Because I tend to want to look good myself, I often find myself expecting my kids to do what makes me look good to others. Sit still, be quiet, don’t talk too loud, smile nicely, fold you napkin in your lap, get good grades in school, and excel in your sport. This list goes on and on and on. When my second child was born, I quickly realized that it was going to be impossible for me to continue parenting in this way.
Lizzie was diagnosed with autism shortly after her second birthday. At this time, I had begun learning what made her different and what her needs were. The only problem was that this often conflicted with the social norm.
One day I decided to meet my husband for lunch with Lizzie. We ordered at the counter and then quickly sat at an open table as we waited for our food. Lizzie hadn’t been out of the house in weeks. Between her rigid therapy schedule and the fact that it was difficult to keep her from wandering, it was easier to just stay home.
Shortly after we got to our table, Lizzie stood up in the booth, gripped the edge and started jumping. At first it was just harmless little bounces. Then it turned into huge jumps where she appeared to be using all her strength to slam her feet as hard as she could down on that booth.
Table by table, the people around us took notice. First, they looked quizzingly at Lizzie, then their faces turned to a scowl as their eyes shifted to me. It was as if they had words written across their foreheads telling me exactly what they thought. “I can’t believe that child is jumping in such a distracting manner….and in a restaurant!” “What is wrong with that kid….no, what is wrong with that mother? When is she going to make that little girl sit down?!”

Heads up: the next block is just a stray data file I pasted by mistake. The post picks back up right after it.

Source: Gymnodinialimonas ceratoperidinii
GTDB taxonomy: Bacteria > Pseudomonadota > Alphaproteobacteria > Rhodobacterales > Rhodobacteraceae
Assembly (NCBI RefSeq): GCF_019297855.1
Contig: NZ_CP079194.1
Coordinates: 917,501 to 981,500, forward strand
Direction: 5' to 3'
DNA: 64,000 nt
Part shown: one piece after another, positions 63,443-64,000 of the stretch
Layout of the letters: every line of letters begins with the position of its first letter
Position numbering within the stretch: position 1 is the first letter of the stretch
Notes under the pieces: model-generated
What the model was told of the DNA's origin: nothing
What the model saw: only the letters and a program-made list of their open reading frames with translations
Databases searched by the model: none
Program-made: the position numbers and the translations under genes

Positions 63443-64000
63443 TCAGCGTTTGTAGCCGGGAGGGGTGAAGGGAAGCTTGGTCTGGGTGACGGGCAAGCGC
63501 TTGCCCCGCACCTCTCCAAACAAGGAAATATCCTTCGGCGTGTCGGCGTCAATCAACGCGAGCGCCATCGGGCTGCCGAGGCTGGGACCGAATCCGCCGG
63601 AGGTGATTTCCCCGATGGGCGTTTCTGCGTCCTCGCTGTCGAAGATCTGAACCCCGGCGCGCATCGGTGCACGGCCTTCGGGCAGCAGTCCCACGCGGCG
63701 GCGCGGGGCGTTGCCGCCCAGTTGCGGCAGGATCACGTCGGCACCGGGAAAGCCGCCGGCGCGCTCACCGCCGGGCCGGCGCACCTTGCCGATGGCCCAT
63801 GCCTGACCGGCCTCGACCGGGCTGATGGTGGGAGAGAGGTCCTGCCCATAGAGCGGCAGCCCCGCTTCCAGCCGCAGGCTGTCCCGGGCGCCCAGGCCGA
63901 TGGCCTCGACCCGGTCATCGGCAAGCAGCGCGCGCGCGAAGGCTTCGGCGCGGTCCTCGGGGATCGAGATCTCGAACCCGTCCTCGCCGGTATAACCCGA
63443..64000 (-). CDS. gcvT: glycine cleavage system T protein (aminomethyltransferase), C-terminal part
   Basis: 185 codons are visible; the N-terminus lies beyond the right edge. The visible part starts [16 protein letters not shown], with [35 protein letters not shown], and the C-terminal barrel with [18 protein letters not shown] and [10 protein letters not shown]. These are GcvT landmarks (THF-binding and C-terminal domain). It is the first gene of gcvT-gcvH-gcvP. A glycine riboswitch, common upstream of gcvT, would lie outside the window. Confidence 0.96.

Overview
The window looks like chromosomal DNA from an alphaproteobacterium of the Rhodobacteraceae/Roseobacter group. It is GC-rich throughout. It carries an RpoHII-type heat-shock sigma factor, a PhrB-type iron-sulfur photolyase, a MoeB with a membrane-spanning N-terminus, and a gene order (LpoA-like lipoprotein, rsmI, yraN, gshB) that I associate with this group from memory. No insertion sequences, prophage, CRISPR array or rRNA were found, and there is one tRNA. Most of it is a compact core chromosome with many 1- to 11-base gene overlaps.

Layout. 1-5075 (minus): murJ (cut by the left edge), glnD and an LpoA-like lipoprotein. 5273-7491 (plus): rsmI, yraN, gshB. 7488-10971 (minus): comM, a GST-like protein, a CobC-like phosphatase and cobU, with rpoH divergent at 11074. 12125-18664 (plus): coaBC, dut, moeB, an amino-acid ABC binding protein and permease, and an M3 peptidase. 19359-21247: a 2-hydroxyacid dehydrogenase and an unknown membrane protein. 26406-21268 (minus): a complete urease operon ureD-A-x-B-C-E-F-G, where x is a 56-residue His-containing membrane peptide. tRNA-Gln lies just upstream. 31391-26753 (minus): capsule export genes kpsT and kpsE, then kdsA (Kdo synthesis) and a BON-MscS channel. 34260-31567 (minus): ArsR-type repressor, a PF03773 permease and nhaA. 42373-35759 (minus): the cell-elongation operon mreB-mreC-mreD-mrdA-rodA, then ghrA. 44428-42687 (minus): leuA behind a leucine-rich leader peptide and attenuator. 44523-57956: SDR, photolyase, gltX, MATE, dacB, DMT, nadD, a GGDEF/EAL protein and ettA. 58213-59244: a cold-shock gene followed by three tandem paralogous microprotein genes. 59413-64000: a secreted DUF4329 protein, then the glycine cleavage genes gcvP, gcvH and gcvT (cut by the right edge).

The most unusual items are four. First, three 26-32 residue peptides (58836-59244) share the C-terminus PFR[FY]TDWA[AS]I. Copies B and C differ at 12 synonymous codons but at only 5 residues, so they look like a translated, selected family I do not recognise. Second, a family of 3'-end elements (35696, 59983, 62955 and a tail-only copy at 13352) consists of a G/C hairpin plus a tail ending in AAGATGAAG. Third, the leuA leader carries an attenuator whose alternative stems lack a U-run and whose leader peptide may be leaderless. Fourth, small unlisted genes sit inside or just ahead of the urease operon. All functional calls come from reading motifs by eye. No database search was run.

Before long, I could feel all eyes on me, burning into my skull. I appeared to be the careless mother that was ignoring her poorly behaved child, but really I was deciding how to handle this uncomfortable situation. I knew that Lizzie needed the pressure the jumping provided to regulate herself. I knew all the anxiety from going out of the house and the unpredictability of her new surroundings was getting to her. She would not understand why if I asked her to sit down, and if I physically forced her, it could bring on a massive tantrum.
But, manners in a restaurant, even a causal, order-at-the-counter one, were expected. It was somewhat distracting to others, and I didn’t like what I knew they were thinking about me. I had a choice to make. Was I going to parent what was best for my daughter or was I going to parent for others around me, so that I could appear as a “good mom” in their eyes?
I turned to Lizzie, and with a proud, confident voice, I said, “Good jumping Lizzie!”
I could see mouths drop, and the judging eyes of disbelief around me. I thought I would be embarrassed. I thought I would want to block it all out, eat quickly and return to the safe haven of my home.
Instead a peace passed through me, and I felt joy. It was ok that the people around me, with their stares and their jaws gaping open didn’t get it. The rules and expectations of parenting the world created no longer applied to me, and I could have some serious fun with this!
Julie Hornok has been married to her wonderful husband, Greg, for 14 years and is the mother of three children, Andrew, Lizzie and Noah. Lizzie was diagnosed with moderate autism at 2 years old and now, at age 9, is mainstreamed in school and enthusiastically enjoys relationships with friends and family. Julie feels blessed that her daughter has come so far and enjoys spending her free time helping moms with a new autism diagnosis and sharing the small bits of wisdom she has learned along the way. Julie also loves to give back to the community by putting together special needs events. Feel free to see Lizzie’s progress on video on her blog www.lizziehornok.blogspot.com.